Top-down change to remove student equity blocks

Assisting disadvantaged students to succeed in existing university cultures is not an answer to exclusion. Changing their systems is. “Equity is everyone’s business”

“Rather than asking how students can acquire missing skills needed to leverage success within an institution,” the task should be for institutions to address what they can do, “to make themselves more or less inclusive and navigable for all students (and even, staff and the wider community)” , Ryan Naylor and Nathan Mifsud (La Trobe U) argue in a new report from the National Centre for Student Equity in Higher Education.

They suggest six “pressure points” in institutions where “structural inequalities” can be addressed.

* staff: “how staff interact with students, particularly through teaching, may have a substantial effect on the creation of structural barriers for some students. Internal inequalities may arise in classroom teaching through unconscious bias from teachers, or privileging particular styles of discourse in the curriculum. A simple, but potentially prevalent problem, is assumed knowledge.”

* students: “are also active co-creators in classroom cultures, and may therefore contribute to internal inequalities and exclusionary discourses”

* curriculum: “policies associated with curriculum design and administration, such as assessment policies, may also contribute to internal inequalities by increasing or reducing flexibility for non-traditional students, students with family responsibilities, or students with disabilities”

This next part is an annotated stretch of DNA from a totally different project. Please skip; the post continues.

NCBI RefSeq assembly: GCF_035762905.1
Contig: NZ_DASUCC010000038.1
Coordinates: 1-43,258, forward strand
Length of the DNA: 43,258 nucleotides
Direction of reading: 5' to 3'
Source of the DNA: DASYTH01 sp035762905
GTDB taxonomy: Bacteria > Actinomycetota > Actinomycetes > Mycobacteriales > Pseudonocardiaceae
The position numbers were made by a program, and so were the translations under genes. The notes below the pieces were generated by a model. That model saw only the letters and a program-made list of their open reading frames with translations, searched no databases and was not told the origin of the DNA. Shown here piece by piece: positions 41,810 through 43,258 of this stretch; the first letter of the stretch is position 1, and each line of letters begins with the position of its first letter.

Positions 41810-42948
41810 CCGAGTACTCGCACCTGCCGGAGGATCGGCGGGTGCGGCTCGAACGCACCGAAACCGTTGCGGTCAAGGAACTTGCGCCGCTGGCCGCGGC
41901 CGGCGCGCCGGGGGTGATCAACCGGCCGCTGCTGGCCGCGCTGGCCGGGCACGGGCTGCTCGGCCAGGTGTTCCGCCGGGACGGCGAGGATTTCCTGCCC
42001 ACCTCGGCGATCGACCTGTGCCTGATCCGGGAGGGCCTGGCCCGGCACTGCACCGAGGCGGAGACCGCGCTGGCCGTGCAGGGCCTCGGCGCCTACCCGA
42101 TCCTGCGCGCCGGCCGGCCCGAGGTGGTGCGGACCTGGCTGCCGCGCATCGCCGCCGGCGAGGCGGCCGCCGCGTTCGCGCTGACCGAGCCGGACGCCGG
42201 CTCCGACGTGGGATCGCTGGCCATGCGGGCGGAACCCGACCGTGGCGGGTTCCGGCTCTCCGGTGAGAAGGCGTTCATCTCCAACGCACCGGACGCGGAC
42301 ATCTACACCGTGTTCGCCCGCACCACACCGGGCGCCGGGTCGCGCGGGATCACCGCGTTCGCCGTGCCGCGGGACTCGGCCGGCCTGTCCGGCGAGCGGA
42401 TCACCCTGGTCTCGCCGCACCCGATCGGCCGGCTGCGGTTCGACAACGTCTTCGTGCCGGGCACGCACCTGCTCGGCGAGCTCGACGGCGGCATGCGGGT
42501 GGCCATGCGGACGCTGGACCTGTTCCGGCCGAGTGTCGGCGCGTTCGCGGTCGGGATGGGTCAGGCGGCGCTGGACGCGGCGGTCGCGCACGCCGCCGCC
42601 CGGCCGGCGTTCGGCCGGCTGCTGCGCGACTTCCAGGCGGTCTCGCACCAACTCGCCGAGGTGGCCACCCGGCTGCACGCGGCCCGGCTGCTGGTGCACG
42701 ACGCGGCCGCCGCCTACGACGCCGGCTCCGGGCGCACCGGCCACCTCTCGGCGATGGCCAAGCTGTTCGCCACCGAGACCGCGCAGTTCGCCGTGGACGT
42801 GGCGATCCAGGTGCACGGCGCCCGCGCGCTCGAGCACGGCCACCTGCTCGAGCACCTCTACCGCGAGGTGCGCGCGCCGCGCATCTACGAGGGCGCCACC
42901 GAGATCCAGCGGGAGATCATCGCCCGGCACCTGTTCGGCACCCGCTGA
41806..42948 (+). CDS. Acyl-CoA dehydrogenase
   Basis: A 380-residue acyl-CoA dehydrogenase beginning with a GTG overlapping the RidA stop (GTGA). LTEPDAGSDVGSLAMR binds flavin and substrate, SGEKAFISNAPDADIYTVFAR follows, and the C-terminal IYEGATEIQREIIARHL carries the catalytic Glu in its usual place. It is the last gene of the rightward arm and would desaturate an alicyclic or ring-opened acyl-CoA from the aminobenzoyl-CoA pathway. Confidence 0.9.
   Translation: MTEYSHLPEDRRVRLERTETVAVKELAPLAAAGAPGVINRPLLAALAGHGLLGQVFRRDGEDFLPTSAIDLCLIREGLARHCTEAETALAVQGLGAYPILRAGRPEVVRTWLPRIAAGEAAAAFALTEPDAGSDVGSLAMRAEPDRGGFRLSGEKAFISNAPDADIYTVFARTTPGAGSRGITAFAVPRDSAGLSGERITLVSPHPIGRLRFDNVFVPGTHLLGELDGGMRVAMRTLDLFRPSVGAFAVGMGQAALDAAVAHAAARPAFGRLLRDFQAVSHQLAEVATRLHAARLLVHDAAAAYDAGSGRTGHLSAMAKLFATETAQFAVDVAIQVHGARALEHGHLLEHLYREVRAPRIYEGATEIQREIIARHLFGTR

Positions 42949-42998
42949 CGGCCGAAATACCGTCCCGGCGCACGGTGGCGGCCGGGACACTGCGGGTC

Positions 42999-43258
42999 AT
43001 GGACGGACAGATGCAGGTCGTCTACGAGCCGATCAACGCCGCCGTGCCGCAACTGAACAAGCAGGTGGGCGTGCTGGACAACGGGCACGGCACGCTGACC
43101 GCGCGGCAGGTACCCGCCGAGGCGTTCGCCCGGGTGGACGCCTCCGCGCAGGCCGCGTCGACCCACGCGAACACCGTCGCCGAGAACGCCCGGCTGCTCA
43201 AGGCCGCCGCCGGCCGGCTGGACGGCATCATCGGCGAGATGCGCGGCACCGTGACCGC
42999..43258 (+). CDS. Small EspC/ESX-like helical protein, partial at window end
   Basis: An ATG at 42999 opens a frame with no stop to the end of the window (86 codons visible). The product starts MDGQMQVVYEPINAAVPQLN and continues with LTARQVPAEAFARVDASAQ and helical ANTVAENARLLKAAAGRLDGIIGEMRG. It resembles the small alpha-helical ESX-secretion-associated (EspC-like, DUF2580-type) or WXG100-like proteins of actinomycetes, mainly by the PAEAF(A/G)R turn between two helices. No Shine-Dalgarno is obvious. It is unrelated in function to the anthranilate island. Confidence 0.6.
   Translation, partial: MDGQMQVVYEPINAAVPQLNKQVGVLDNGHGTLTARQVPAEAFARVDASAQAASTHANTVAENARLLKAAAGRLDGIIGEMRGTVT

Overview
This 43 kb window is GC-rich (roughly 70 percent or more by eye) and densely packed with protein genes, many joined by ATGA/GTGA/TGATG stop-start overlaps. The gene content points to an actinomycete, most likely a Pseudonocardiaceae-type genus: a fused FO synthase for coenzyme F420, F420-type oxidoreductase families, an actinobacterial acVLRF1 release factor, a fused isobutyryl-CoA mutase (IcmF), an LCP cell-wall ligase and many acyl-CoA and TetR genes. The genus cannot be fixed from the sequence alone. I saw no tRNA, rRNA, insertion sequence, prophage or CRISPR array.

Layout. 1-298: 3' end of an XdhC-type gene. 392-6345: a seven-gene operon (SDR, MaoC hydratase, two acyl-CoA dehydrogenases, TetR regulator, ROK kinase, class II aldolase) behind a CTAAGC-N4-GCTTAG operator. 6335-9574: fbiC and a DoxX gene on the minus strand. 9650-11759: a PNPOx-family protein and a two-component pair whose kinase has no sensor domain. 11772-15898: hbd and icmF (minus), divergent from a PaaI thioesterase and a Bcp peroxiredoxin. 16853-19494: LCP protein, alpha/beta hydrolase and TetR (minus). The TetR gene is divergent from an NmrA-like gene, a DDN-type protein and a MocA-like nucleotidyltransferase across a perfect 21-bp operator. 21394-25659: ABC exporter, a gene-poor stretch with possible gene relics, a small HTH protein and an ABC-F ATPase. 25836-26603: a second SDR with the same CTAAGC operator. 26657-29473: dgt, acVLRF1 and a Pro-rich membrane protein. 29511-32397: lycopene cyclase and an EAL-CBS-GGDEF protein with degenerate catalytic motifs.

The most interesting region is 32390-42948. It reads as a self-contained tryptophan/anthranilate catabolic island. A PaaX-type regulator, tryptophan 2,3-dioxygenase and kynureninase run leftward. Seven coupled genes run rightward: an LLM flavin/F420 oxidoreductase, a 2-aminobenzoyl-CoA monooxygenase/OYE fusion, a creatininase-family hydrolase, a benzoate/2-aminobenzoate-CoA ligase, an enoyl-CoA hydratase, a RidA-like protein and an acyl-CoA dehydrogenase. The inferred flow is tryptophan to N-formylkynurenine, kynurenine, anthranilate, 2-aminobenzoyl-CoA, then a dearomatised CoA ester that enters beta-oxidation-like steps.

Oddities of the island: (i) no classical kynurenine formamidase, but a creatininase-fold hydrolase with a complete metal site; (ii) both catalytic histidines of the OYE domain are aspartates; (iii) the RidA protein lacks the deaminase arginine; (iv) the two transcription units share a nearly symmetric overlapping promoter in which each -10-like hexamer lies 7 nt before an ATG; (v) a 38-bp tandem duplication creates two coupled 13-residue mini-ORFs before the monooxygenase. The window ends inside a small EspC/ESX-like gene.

* administration: “alienating language; bureaucratism; inflexibility; poor coordination between services; or poor data collection, warehousing and analysis which fails to identify students in need of support or assumes that membership of a formal equity group necessitates support”

* campus life: while students are spending less time on campus, “developing a sense of belonging to a learning community remains important in retention

* physical environment: potential inequalities extend beyond “mobility issues” and include, commutes, campus feel and sense of community and availability of “fundamental services”, for example WiFi

Naylor and Mifsud also warn that while, “barriers that arise from the organisational and cultural makeup of an institution are most amenable to change led from within the sector,” it can require top-down direction.

Leadership may be able to drive change in these areas—should there be a desire to do so—without constraints from contextual factors such as type of institution, size, research intensiveness, or location. That is, institutions can enact structurally enabling changes to their cultures regardless of whether such an outlook is ‘part of their DNA’ or a relatively recent understanding. This is a positive finding for making higher education in Australia more accommodating of a diverse range of students.”


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